And it’s definitely better to improve in a match rather than tail off.
Also the success of Farke’s substitutions has definitely been very welcome.
Having 14 points from eight games, with 10 in the last four, has to be seen as a positive start to the campaign.
Reading have stormed ahead but no-one else has grabbed the league by the scruff of the neck and the Canaries are just stopping that Wayne Rooney free kick flying into the top corner from being joint second.
If the boys can carry on the momentum at Bristol City, and then at home to Millwall and Swansea, we’ll be in very decent shape heading in to the next international break.
That trio of games will certainly be a good test of how strong City are this term.
All three are in the top eight and have only lost one game each so far.
My concern is that Norwich can’t go on forever relying on late shows.
There will be games - particularly against the better sides - where we’ll pay the price for sloppiness earlier on.
Brentford could quite easily have killed the game off on Tuesday, but for some Tim Krul heroics.
So let’s be greedy.
Let’s continue to revel in the late dramas but get going earlier in matches so at times we can relax a bit more in the closing stages.
As debuts go, Jacob Sorensen’s was pretty eventful.
Apparently he was only told he was starting in Tuesday night’s match at Brentford about four minutes before kick-off.
The lad had never played left-back before, is right-footed and it was the first time he’d not only played for Norwich but it was his first action in England.
I thought he had a decent game - but with all of those factors to be taken into consideration, he deserves massive credit.
You can only imagine how his heart was pumping and I’m chuffed for him that he rose to the occasion.
It’s an evening he will certainly not forget in a hurry!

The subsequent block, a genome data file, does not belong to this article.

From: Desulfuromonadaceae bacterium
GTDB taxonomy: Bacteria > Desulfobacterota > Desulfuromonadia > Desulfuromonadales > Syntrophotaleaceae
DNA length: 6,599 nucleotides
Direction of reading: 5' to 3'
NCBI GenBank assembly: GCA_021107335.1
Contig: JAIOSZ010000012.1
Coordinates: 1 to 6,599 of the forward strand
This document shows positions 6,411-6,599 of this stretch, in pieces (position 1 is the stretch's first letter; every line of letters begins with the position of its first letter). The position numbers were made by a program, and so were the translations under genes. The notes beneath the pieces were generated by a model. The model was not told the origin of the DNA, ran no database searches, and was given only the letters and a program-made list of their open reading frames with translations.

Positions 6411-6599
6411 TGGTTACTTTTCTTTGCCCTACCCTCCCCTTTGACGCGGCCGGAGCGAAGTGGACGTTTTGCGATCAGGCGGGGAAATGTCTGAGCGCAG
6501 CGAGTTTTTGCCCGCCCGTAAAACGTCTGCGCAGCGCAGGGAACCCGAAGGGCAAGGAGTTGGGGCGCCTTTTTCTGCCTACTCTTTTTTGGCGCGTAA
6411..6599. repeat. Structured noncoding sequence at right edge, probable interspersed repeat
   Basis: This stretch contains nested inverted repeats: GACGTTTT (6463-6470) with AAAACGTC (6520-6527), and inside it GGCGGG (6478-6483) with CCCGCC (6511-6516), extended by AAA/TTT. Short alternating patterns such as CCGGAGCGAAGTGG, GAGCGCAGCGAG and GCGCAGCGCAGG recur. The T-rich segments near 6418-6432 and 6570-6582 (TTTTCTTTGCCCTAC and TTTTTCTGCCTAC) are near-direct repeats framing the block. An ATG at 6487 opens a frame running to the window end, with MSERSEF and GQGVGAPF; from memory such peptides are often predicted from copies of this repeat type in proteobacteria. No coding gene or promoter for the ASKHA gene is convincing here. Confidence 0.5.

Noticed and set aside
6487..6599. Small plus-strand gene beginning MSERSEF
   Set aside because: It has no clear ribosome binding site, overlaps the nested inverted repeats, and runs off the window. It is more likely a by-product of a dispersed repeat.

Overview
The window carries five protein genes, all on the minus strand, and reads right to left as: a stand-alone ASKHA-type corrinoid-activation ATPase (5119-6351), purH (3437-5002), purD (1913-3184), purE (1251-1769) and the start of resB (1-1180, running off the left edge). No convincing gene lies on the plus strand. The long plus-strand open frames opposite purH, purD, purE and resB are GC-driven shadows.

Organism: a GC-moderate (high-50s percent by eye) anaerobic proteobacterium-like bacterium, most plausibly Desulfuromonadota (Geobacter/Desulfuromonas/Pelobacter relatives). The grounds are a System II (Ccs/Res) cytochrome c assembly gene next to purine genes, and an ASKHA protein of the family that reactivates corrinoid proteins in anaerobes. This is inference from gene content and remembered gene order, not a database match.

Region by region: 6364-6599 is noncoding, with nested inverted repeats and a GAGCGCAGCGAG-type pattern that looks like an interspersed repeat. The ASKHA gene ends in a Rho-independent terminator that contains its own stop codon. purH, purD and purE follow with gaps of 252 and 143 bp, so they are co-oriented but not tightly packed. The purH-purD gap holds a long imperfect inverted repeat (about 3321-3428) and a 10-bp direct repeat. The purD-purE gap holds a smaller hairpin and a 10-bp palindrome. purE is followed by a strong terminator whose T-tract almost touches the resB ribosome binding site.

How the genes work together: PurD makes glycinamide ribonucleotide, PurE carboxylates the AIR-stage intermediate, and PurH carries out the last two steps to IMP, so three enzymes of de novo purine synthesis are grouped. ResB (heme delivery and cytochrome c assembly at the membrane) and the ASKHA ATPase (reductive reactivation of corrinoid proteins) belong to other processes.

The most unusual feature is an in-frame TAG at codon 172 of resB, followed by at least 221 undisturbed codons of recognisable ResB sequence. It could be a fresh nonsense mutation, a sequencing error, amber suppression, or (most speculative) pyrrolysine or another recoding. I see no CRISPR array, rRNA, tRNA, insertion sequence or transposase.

I’m sure that he won’t be the natural replacement in that position and if Quintilla’s injury keeps him out, then I’d expect a rejig of personnel.
But to have a player who is adaptable to fill in and not be out of place against one of the Championship’s best teams, is a boost for the squad.
Top man Tim
What more can be said about Tim Krul?
The hugely likeable Dutch stopper was the runaway player of the season last term and I can’t think of anyone who wouldn’t have voted for him.
I really hope he doesn’t retain the award this campaign - mainly because it would suggest he’s been worked hard, which we don’t want in the Championship.
Even though we’re all hoping players further up the pitch will be those to really shine, Tim remains a massively important part of our squad.
He made two fantastic and ultimately crucial saves at Brentford, which kept us in the game and ensured the Mayor’s goal meant a point.
The draw may end up being important in stats terms but the importance of remaining unbeaten is huge.
His shot stopping abilities are unquestionable as is the influence he clearly has on those around him.
He’s certainly becoming one of the great City great keepers.